By Margarita Snegireva. Always the first one awake, Joseph Wakefield Jr. got up Sunday and realized the circuit breaker had tripped in his Citrus Park home overnight.
He went into the garage about 7 a.m. , flipped a switch and restored power to the living room, including the lights on an artificial Christmas tree.
Within one minute, flames and smoke were spilling out of the electrical outlet that powered the tree.
Within two minutes, the smoke alarm was chirping, walls were burning and Wakefield's wife, Bonnie, his 16-year-old granddaughter and her friend were escaping through doors and windows, St. Petersburg Times report.
Within five minutes, the entire house at 5825 Bitter Orange Avenue was engulfed in flames.
"If it had taken us just a few minutes longer to realize what was going on, we would have never gotten out of there," said Wakefield, 61.
No one was seriously injured in the fire, though all four in the home were treated at St. Joseph s Hospital for smoke inhalation.
The Red Cross has been contacted, and officials say they've already been in touch with the family to offer their assistance. The Mandarin Lakes Homeowners' Association has also offered their assistance. Authorities say the family has lived in the close-knit neighborhood for about 13 years, and many who know them want to help.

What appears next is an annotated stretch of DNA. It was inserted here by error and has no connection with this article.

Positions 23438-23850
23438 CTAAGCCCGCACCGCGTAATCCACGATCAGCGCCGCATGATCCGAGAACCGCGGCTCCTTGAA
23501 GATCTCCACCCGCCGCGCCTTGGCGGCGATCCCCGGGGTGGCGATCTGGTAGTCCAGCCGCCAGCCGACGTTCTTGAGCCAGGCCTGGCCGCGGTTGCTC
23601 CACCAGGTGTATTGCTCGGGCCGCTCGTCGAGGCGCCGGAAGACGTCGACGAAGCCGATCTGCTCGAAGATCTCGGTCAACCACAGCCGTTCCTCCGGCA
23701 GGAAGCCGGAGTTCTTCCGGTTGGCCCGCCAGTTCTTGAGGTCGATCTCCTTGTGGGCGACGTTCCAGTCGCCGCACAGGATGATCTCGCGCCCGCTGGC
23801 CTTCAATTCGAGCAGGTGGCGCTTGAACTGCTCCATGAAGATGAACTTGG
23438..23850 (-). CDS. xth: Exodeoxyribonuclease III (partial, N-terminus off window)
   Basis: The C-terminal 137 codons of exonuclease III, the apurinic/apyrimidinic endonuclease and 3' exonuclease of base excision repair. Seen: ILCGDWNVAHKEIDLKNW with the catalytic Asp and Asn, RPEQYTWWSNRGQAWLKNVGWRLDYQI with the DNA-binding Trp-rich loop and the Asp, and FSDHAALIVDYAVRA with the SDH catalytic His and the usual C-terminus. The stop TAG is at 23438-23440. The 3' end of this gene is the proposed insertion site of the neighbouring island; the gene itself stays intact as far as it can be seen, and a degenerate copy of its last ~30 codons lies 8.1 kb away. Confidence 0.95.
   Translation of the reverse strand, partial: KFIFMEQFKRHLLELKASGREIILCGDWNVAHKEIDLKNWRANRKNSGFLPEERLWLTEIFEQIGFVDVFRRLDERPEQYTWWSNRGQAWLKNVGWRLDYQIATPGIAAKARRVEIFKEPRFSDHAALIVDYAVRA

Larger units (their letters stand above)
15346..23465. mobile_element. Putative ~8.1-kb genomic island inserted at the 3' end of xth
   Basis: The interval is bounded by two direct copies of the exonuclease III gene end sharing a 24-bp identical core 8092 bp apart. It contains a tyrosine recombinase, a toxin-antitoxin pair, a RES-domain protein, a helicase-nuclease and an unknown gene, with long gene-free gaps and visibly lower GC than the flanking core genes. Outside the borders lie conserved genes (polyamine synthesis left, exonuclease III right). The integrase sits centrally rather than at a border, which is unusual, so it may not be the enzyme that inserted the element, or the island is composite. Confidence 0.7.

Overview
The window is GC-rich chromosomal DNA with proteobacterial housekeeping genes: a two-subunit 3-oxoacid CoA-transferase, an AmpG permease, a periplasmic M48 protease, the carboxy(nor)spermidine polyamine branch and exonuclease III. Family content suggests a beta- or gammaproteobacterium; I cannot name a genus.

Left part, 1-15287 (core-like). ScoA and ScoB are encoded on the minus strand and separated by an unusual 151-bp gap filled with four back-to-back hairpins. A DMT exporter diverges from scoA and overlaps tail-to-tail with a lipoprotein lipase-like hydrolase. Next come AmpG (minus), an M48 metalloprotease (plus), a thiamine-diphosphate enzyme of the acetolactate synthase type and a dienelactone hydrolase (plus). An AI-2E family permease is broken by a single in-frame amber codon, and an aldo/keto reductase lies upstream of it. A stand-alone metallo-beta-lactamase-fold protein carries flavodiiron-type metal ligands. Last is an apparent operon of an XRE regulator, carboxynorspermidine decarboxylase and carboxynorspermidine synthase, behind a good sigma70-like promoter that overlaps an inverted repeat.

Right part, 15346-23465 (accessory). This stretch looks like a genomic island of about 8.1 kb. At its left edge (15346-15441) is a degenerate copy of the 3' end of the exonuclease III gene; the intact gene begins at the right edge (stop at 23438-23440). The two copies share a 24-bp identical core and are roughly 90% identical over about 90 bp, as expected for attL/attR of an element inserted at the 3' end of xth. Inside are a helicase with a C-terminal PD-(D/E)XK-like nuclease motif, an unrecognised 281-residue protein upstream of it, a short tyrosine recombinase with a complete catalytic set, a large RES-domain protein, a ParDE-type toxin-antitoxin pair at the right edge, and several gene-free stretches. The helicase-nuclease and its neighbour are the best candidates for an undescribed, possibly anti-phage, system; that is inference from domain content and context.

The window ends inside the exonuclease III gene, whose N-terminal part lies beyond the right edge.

Captain Delk says firefighters are constantly warning people to be careful with their real Christmas trees and make sure they stay watered, but those who decorate using artificial trees need to exercise caution as well.
"With these artificial Christmas trees, people store them in their attic, they take them out, they've had them for years," said Captain Delk. "They don't go through and look at the wires and make sure everything's safe. I can't say that's what happened in this case, but it's one of those things that you want to get that Christmas tree out from the attic and make sure that all of the electrical components are in working order."